Friday, June 18, 2010

Mr. Condor goes to Washington

As mentioned before, the Black Condor was a beautifully drawn, wonderfully off-beat Golden Age character from the aptly named Quality Comics (Plastic Man, Blackhawk and many others).

Shortly after the character's unspeakably bizarre origin, he found himself taking the place of a recently deceased U.S. senator. As a result, the Black Condor was more likely to take on corrupt politicians and greedy industrialists than to battle super villains.

If Frank Capra had made comics, it might have looked something like this:

Wednesday, June 16, 2010

Iron Man 2 and the Coffee House Script

**** Warning: here there be spoilers ****

Don't get me wrong. I liked Iron Man 2. I felt it was well worth the $6 I paid for a matinee show. I would have probably felt the same way about a full price ticket. The effects were good, the pace didn't drag and Downey remains an ideal choice. Nonetheless IM2 remains an almost perfect example of a coffee house script.

If you've lived in LA, you've probably been forced to overhear a couple of aspiring industry types working on a movie treatment. I suppose that technically what they are doing would be called 'writing,' but it's fundamentally different from any writing process I'm familiar with.

You won't overhear them talking about story or character or even great scenes; all they are interested in are elements.

A typical conversation might go like this:
"He's got a loner."
"A tortured loner."
"A tortured loner... and he's like totally dedicated to his job."
"Because his wife died and he wasn't there to save her."
"Because his child died because he wasn't there to save her then his wife left him because he had like a breakdown."
At this point the one with the laptop starts typing while the other sits back and reflects on which actress he should sleep with first once he makes it big.

I could easily imagine Iron Man 2 emerging from a similar process. The script is largely a collection of elements, almost none of which emerge logically from what there is of the story, from the terminal illness, to Downey's bad-boy bits to pretty much every fight scene (and while we're on the subject, how did Vanko know that Stark would be driving the car?).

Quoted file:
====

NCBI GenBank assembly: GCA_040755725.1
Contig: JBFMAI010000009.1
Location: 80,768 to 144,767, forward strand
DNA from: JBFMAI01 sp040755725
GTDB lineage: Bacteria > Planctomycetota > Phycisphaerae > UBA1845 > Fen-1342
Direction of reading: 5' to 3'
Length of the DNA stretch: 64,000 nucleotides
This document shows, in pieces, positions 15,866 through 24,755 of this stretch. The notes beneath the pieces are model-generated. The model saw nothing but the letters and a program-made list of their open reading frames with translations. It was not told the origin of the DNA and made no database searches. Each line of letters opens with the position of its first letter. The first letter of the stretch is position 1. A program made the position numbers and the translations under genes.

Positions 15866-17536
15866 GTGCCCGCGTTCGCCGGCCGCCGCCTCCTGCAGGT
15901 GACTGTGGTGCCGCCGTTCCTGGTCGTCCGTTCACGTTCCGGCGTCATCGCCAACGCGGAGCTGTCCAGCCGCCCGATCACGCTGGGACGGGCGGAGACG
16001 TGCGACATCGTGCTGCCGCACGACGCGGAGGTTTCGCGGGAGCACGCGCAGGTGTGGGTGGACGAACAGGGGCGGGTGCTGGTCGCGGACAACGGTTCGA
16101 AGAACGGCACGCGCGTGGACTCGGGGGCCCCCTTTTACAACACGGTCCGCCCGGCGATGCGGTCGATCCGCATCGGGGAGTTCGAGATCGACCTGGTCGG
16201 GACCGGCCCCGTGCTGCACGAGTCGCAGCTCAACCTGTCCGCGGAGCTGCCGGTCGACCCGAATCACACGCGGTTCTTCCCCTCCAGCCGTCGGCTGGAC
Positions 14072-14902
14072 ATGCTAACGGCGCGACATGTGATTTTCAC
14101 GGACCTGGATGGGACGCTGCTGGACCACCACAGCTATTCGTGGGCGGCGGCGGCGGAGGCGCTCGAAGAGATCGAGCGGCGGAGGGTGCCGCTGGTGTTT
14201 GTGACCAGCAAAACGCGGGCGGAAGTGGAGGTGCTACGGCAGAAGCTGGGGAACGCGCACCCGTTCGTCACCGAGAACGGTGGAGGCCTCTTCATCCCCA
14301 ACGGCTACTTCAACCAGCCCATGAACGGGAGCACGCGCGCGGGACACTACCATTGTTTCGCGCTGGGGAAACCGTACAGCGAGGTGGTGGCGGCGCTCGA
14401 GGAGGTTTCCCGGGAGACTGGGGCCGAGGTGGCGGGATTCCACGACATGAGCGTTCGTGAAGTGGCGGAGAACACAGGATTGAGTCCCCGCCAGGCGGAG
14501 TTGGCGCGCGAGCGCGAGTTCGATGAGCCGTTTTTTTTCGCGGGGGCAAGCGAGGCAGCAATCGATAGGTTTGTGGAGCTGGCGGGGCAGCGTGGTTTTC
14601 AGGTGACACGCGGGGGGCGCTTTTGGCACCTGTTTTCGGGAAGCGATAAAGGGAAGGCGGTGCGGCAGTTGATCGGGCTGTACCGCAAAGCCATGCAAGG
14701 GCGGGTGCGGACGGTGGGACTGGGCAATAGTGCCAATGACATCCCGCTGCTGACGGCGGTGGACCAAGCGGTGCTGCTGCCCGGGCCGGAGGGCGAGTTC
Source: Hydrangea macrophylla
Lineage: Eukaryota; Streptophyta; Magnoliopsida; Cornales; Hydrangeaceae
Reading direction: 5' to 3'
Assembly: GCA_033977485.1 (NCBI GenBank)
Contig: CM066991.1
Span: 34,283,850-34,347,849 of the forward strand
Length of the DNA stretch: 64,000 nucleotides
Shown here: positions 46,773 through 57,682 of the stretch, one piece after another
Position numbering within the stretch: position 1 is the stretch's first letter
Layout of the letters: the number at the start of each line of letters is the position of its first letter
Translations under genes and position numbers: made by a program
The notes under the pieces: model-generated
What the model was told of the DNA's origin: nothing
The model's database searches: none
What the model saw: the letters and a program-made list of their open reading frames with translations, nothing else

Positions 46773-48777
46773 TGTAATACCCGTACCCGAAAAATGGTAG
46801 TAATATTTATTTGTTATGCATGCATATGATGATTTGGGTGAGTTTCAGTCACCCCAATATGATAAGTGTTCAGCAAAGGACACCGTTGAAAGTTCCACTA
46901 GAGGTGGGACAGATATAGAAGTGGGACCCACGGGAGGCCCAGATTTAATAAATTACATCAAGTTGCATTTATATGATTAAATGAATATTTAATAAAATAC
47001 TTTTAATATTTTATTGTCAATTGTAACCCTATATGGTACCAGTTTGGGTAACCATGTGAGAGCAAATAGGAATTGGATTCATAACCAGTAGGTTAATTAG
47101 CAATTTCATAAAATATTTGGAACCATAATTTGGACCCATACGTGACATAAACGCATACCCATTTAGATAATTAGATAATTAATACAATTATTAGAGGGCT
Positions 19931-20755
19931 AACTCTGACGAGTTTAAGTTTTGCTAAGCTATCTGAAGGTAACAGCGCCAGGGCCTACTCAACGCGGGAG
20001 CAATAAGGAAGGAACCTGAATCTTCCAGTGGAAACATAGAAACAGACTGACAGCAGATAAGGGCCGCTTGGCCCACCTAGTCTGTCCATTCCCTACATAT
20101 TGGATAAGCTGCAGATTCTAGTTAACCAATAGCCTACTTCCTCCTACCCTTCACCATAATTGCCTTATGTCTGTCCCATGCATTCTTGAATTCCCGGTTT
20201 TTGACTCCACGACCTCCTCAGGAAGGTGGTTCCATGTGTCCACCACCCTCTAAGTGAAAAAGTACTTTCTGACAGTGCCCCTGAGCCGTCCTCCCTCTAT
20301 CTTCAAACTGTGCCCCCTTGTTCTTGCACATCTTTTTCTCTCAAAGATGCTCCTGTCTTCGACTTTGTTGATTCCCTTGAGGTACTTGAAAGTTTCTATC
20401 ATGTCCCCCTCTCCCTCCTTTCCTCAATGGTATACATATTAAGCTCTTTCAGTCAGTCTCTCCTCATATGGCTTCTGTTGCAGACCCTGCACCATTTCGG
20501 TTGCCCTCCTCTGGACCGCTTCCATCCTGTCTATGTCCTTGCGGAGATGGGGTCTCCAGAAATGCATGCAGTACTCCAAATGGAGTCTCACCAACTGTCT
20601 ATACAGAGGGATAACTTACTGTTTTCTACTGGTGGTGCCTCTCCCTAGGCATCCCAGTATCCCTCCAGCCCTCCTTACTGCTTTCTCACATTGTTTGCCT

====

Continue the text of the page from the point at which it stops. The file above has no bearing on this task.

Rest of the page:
The low point was unquestionably the daddy-loved-me moment. In no way justified by character or situation, it was simply there because the film-makers needed it there.

There are any number of ways to dramatically convey a man's discovery of his father's pride and love. If you give yourself a couple of minutes I'm sure you can think of a half dozen or so that are better than having the father pop up for no reason -- deus ex video -- and just spell it out.

Screenwriter Justin Theroux had never written a screenplay before (I have a hunch Favreau and possibly Downey had a hand in some of the dialogue but Theroux is the only credited writer on IMDB). Other than a story credit for Tropic Thunder, all of his previous work has been as an actor.

It shows.

What's wrong with comics -- The Black Condor

The original Black Condor was a unique combination of gorgeous art, unspeakably goofy comic book physics, and Capraesque political fantasy. Created by Will Eisner and Lou Fine for Quality in 1940, he was a wonderfully representative product of his times.

Now he has been retconned into something tired and boring and utterly pointless. I am so tired of seeing Golden Age characters being dredged up so that fan boys will be able to congratulate themselves on catching an obscure reference. Why can't we just let these characters rest in peace?

(just to be clear, it's OK to have a revisionist take on a Golden Age hero if you have something interesting to say. Check out Paul Pope's Batman: Year 100 to see this approach done right)

Sunday, June 13, 2010

Target Comics supports the troops

They paid for letters?

Target Comics volume 3, number 6, August 1942

If Mike Hammer had fought a giant octopus...

I was putting together some Spacehawk stories from Target Comics when I came across the following text story by Mickey Spillane. His grasp of marine biology leaves a bit to be desired but it's not a bad little story.

Target Comics volume 3, number 6, August 1942

Saturday, June 12, 2010

ER --


That's the only sign of surprise these guys show. I guess you develop a high threshold when you live in a Wolverton comic.

Friday, June 11, 2010

More wonderfully off-kilter weirdness from Wolverton

There's some question about who drew the cover but even without the byline there would be no doubt who's responsible for "Swamp Monster."

Love those fangs.

Himan Brown -- master of the Inner Sanctum dies at 99

As mentioned before, Brown's radio show, Inner Sanctum was one of the main inspirations for EC's horror line, which is more than enough to put the man in the comics hall of fame.

From the LA Times:

Himan Brown, the pioneer radio producer and director of "Grand Central Station," "Inner Sanctum Mysteries" and other popular shows of the 1930s and '40s who returned to the airwaves three decades later with " CBS Radio Mystery Theater," has died. He was 99.

Brown died Friday of age-related causes at his longtime apartment on Central Park West in Manhattan, said his granddaughter Melina Brown.